Plain Lighting (top) is inspired by the optical illusion created when strong colours are applied to three-dimensional objects while Rock Vase (above) is inspired by traditional Japanese Kenzan pinholders.
The exhibition, curated by Eizo Okada of dezain.net, is a reaction to Japanese designers' overwhelming preference for white over other colours in their work.
Photos are by Takumi Ota.
Complimentary Colors is at L'Archivolto Libreria Galleria, Via Marsala 2, 20121 Milano, from 22-27 April.
Below is a description of Plain Lighting and Rock Vase by Jin Kuramoto, followed by a statement about the exhibition by Eizo Okada and details of the show in Milan:
Plain / lighting
We have expressed a visual phenomenon which produces a three-dimensional impression of given objects when combined with strong colors. This results in complementary colors and light emission causing it to resemble a state when the moon loses the three-dimensional impression of the sphere, and to shine similarly to a planar like mirror.
Rock / vase
A combination vase that is influenced from Kenzan pinholder - a traditional item from Japanese flower arranging.
Five design teams are going to showcase their works at Milan Design Week 2009. As a director of this exhibition, I first came up with the idea of using a theme of "colour".
It is striking that we hardly see vivid colour in contemporary Japanese design or architecture. Most of the designers prefer a white or clear finish or make use of the material's own texture. They hesitate using a specific colour, because they sense it as an obstruction to the clarity of their concept. This often results in choosing neutral colours, compatible with the majority of people. In fact, in Japan, most products are released in a neutral colour and colour variations are developed later on.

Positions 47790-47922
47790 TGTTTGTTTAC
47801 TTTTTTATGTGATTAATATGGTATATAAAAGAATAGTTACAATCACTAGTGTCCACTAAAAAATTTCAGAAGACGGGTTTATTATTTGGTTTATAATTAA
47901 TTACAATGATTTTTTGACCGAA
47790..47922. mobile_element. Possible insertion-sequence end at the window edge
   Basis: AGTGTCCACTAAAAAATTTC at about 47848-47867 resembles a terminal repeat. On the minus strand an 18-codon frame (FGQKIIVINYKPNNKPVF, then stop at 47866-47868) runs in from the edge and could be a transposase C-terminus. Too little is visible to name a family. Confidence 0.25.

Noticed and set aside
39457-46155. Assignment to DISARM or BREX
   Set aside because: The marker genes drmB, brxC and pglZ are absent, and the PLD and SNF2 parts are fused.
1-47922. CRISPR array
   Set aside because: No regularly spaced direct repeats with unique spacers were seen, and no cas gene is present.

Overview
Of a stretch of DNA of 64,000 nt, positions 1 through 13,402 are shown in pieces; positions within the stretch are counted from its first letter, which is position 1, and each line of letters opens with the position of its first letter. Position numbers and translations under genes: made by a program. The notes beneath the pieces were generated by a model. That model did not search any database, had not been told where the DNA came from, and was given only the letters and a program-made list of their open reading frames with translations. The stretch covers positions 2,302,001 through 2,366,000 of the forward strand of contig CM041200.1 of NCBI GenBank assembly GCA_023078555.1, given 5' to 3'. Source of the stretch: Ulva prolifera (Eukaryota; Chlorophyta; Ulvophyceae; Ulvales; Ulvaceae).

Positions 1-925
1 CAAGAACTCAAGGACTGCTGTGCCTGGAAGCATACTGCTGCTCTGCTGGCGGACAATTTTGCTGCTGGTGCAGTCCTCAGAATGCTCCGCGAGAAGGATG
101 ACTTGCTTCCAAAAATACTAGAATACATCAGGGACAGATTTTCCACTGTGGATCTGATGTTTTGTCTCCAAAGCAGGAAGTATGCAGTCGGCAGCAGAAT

I found from my interviews with many designers that also European designers have difficulties in applying color. They tend to postpone this process to the last minute or even prefer to delegate it to somebody else.
For this exhibition, I wanted to challenge these young designes with an assignment that would be demanding even to an experienced designer. I brought the “color stage” to the very beginning of the whole process: the colour scheme is determined in the first place, so that all other stages of the design process are based on it. The designers agreed with this concept and interestingly evolved the theme to “complementary colours”, adding the issue of oppositeness.
Non of the products has been finalized until now, but the projects have advanced to the point that they can be anticipated. MILE’s approach is very straight, as they are trying to include the optical effect of the complementary colours into the nature of the product. Jin Kuramoto’s aim is to let the colours take out the solidity of the three-dimensional object. The focus of Teruhiro Yanagihara is on realizing an object only based on the characteristic of complementary colours without addidional function, material or form.
Emiko Oki’s ideas, inspired by the bookstore where their products are exhibited, are going to be utterly covered with complementary colours, and Hironao Tsuboi is exploring the possibilities of a transparency, that can be achieved only through the use of complementary colours.
Our goal is to find a way of coexistence of two opposite things, not to privilege one from the other or neutralizing them together. These five teams are selected because I believe that through this project, they are able to bring the design of this century one step further.
Eizo Okada. Exhibition Director
New Wind From Japan「COMPLEMENTARY COLORS ~Missing Link of Design~」
Wed 22 - Mon 27 Apr, 2009 09:00~20:00
Party : Fri 24 Apr 2009, 19:00~22:00
L'Archivolto Libreria Galleria, Via Marsala 2, 20121 Milano
Director: Eizo Okada
Sponsored by Daishinsha Inc. / CLASKA / BOO&COO.
See all our stories from Milan in our special MIlan 2009